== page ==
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Generals Host Tournament In Honor Of Late Firefighter

The tournament is in honor of New York City firefighter Lt. Vincent Barone

The New City Generals opened up the first ever Lt. Vincent Barone 9U Memorial Tournament Friday at Nanuet High School.

The three-day tournament is named in honor of the former New York City firefighter who died in February of this year after complications from surgery. It’s made up of the three New City Generals under-9 teams, Rockland Hitmen, Monroe Crusaders, New City Little League 9U All Stars and PBI Eagles.

“It’s very nice of them to do this, and it’s a bit overwhelming,” said Laura Barone, widow of Vincent Barone. “Everyone’s been very kind to our whole family.”

The money raised from the tournament will go into a fund set up by the FDNY for education for Barone’s four children: Isabella, 11, Anthony, 10, Vincent 8, and Christopher, 5.

“It’s a beautiful tribute to our family,” Laura Barone said. “My husband would be shocked all these people from the community did this for him. I don’t think he felt he touched that many people.”

The Barone family was brought out during the pre-game ceremony, and all four kids were given plaques as recipients of the Lt. Vincent Barone Courage Award. Laura Barone was given a bouquet of flowers, and all four kids threw out ceremonial first pitches. The national anthem was performed by Broadway singer and New City resident Maya Days who has appeared in a number of shows, including “Rent,” “Aida” and “Jesus Christ Superstar.”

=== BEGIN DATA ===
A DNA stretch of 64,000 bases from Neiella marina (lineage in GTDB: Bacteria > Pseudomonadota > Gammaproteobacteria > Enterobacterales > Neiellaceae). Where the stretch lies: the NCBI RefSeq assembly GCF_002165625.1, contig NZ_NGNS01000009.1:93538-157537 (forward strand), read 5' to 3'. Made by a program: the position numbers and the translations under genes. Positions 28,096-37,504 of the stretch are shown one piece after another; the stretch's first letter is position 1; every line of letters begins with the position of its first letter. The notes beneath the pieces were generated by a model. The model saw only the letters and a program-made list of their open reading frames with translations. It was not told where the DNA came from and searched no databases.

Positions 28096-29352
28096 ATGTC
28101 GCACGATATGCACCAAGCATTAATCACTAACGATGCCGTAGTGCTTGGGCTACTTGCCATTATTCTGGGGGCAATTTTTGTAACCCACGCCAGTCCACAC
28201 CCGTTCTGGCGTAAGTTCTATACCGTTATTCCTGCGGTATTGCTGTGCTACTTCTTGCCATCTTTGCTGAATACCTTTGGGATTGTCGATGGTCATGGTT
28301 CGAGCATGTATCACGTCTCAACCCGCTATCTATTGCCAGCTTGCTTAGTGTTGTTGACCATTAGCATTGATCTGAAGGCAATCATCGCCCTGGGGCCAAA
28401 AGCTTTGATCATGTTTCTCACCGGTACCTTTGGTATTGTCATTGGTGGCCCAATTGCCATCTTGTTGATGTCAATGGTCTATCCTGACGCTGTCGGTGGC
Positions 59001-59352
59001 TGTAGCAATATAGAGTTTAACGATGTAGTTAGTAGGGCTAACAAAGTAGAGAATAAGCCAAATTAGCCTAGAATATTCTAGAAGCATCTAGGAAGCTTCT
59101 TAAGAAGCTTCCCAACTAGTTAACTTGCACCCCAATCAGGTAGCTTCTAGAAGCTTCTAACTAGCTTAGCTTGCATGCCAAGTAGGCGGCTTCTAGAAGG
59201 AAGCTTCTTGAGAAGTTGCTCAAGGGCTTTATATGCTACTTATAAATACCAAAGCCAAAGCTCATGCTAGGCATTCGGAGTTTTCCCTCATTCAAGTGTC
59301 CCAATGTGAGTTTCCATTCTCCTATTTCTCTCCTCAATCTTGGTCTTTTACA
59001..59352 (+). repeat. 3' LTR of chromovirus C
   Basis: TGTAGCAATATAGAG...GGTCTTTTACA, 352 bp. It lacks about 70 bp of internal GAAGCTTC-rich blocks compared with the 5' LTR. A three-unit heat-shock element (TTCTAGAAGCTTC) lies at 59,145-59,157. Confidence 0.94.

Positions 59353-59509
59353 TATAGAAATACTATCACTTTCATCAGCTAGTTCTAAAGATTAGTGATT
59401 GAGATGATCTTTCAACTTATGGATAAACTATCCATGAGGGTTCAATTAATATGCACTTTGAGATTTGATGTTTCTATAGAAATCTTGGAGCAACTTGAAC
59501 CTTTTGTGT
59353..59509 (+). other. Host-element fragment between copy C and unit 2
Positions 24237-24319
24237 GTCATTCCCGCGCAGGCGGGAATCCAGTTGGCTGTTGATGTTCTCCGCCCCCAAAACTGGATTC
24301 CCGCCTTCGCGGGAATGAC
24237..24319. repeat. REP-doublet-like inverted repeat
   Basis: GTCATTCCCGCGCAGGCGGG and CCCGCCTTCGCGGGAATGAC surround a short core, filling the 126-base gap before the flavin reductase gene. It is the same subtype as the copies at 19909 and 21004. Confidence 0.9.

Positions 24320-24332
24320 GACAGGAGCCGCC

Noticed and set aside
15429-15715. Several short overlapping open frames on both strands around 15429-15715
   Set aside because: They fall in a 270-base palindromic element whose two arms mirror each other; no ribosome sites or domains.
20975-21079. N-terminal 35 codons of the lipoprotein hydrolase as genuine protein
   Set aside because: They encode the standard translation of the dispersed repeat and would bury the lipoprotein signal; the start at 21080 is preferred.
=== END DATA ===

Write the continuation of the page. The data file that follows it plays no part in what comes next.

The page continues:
The idea for the tournament came from Joe DiRocco, manager of the New City Generals 9U Blue team and vice president of the Generals Board of Directors. DiRocco said he came up with the idea about two months ago.

“Obviously all the Generals teams were up for it, and when I brought up the idea to the other teams, who are teams we usually play during the season, they were all on board immediately,” DiRocco said. “I think everyone wanted to participate because it’s for such a good cause.”

DiRocco said he didn’t know Barone that well, but did coach a few of his kids’ baseball and football teams.

“He was a quiet guy, he kept to himself,” DiRocco said of Barone. “Sometimes with kids sports, you get some loud parents. He was never like that. He just came to watch his kids.”

DiRocco estimated that the tournament raised about $2,000 is registration fees and signup. He said by the end of the weekend, if they could sell enough T-shirts and items from the concession stand to raise $5,000, that’d be a great start for an event he hopes to turn into a yearly tournament.

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